It’s a hell of a book to adapt to the screen, though. So much of it – its narration, its style, its themes and motifs – is, at its heart, literary. It’s a novel about writing and about fiction, and some of this is likely to be spelled out or left out in an adaptation. Nevertheless, it’s disappointing to see how often the movie chooses to be bluntly explicit when a more implicit approach would have made things more interesting. Like the trailer embedded below, the film version at times seems to be written in large capitals telling its audience what is going on: Imagination! Accusation! Betrayal! And a hard-boiled egg! (Okay, I made that last bit up.)

Distressing how aesthetic war tends to be in the movies…

 Also, I honestly don’t see why people keep praising Keira Knightley’s performance in this film so much. I liked her Lizzie in Pride and Prejudice, but there’s nothing much in her Cecelia Tallis that we haven’t seen before. There’s stuck-up Keira, passionate Keira, angry Keira and languishing Keira, and that’s about it. Frankly, I thought her performance was fairly similar to Elizabeth Swann in the Pirates of the Caribbean films – not one of the Top 10 performances in movie history, in my opinion.

All in all, much of the first third of the film didn’t work that well for me. It takes a special skill in an actor to pull off “upper class” without falling into a caricature of the “upper class twit” worthy of school theatre and Monty Python. Many of those ageing RSC actors can do it, but in Atonement my main thought was, “If that’s what the British upper class is like, then the masses would have chopped off their heads hundreds of years ago… or otherwise they deserve them!” Every actor seems intent on showing the audience, “Class snobbery is wrong! These people are hateful, hateful idiots!” Which, frankly, I don’t need spelled out in ten-foot letters underlined three times.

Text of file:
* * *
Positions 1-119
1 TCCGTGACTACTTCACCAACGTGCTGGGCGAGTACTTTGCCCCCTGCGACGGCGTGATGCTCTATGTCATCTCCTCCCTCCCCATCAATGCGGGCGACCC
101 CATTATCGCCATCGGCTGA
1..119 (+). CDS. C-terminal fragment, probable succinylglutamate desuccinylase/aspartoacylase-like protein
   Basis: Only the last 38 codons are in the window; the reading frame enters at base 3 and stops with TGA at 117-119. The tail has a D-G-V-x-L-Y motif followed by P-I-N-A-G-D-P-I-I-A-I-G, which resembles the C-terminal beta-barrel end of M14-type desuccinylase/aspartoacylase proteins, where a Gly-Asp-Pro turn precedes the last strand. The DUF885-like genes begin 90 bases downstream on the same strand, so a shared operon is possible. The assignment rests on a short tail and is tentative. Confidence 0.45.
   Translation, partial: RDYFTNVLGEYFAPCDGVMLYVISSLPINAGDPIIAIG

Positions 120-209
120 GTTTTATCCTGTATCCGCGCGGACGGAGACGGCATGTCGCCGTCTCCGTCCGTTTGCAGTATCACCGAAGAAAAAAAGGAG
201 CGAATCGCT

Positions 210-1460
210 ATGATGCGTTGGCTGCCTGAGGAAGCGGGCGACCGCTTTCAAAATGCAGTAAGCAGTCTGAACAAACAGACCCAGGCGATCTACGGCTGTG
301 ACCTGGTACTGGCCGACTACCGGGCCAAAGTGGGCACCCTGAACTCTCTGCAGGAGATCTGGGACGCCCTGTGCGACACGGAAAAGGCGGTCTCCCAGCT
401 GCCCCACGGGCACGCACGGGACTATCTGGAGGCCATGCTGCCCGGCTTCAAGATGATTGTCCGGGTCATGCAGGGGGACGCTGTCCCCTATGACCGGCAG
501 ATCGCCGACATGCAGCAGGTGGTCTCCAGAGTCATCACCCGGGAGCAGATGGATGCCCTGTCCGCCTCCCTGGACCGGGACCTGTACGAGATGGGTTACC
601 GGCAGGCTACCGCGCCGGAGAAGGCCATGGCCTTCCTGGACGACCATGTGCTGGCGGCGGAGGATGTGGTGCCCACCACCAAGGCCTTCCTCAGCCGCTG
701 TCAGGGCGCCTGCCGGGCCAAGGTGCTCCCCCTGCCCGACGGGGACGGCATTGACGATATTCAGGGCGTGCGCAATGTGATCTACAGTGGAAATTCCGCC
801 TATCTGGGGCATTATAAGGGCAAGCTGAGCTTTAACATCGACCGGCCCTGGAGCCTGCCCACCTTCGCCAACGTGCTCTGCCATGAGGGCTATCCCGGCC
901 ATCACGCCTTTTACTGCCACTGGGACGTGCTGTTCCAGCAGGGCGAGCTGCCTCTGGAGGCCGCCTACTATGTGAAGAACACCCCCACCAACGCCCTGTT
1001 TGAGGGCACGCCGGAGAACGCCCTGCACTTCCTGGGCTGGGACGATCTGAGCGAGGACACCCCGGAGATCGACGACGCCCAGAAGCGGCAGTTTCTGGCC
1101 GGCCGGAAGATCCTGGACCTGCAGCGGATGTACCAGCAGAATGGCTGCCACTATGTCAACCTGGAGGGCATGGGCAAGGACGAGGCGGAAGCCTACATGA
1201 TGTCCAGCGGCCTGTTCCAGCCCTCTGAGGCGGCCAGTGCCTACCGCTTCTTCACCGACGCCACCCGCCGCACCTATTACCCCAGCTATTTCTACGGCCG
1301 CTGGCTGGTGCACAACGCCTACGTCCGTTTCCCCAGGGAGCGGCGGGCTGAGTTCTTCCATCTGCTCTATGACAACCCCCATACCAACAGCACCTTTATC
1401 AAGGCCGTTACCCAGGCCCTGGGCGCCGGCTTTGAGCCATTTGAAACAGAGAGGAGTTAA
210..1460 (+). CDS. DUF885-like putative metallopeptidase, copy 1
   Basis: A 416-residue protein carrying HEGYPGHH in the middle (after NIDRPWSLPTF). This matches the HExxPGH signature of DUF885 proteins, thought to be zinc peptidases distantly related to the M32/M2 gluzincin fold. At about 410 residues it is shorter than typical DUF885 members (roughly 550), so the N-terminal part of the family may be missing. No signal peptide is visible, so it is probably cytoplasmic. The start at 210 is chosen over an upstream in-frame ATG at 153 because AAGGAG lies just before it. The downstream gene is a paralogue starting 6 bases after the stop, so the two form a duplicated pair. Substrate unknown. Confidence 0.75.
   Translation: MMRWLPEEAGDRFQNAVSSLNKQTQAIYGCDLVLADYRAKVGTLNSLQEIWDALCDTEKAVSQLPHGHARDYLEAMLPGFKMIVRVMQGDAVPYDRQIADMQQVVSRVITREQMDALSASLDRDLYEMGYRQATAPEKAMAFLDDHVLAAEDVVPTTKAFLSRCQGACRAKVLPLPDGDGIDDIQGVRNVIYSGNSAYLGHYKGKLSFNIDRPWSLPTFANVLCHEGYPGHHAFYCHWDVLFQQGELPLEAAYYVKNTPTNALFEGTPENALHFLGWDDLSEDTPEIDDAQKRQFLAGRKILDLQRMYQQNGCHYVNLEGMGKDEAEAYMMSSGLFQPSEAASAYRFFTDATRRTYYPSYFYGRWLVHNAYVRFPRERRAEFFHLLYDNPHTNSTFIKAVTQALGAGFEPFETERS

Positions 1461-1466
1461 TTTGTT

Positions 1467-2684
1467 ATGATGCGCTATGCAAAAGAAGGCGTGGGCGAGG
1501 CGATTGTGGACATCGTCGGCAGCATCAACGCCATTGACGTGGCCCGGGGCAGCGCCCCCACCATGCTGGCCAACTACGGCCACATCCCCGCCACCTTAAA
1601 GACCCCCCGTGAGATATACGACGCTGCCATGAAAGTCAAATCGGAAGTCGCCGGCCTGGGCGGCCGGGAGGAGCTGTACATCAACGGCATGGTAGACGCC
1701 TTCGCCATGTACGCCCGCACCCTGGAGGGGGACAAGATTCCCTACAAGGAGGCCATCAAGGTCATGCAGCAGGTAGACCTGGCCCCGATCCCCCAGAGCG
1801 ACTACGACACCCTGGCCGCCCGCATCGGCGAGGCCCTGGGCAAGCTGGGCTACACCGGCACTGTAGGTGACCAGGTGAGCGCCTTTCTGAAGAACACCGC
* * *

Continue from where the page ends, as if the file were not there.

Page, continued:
However, the film gets a number of things very right. Many of the wartime scenes, especially the already famous long tracking shot along the beach, are quite stunning. There’s a dreamlike quality to some of these scenes that is miles removed from the literal-mindedness of the beginning and ending. The same goes for the scenes in hospital which do not flinch away from the horrible wounds of the soldiers coming home from France. While the cinematography is beautiful, it still gets across the ugliness of war in a few very effective shots.

Still, while there were things to admire, I have to wonder in the end: is such an Easy Reader version of Ian McEwan’s intricate, beautiful novel really necessary? And is it enough to be able to say, “Well, they didn’t screw it up too badly… They did quite okay”? And why, oh why, are so many reviewers infatuated with Keira Knightley?

P.S.: If my suspicion is correct, merely mentioning Keira Knightley in this blog entry should get me lots of hits.

P.P.S.: Sad, innit?

In which I revise my opinion on Hollywood’s favourite stick insect (slightly)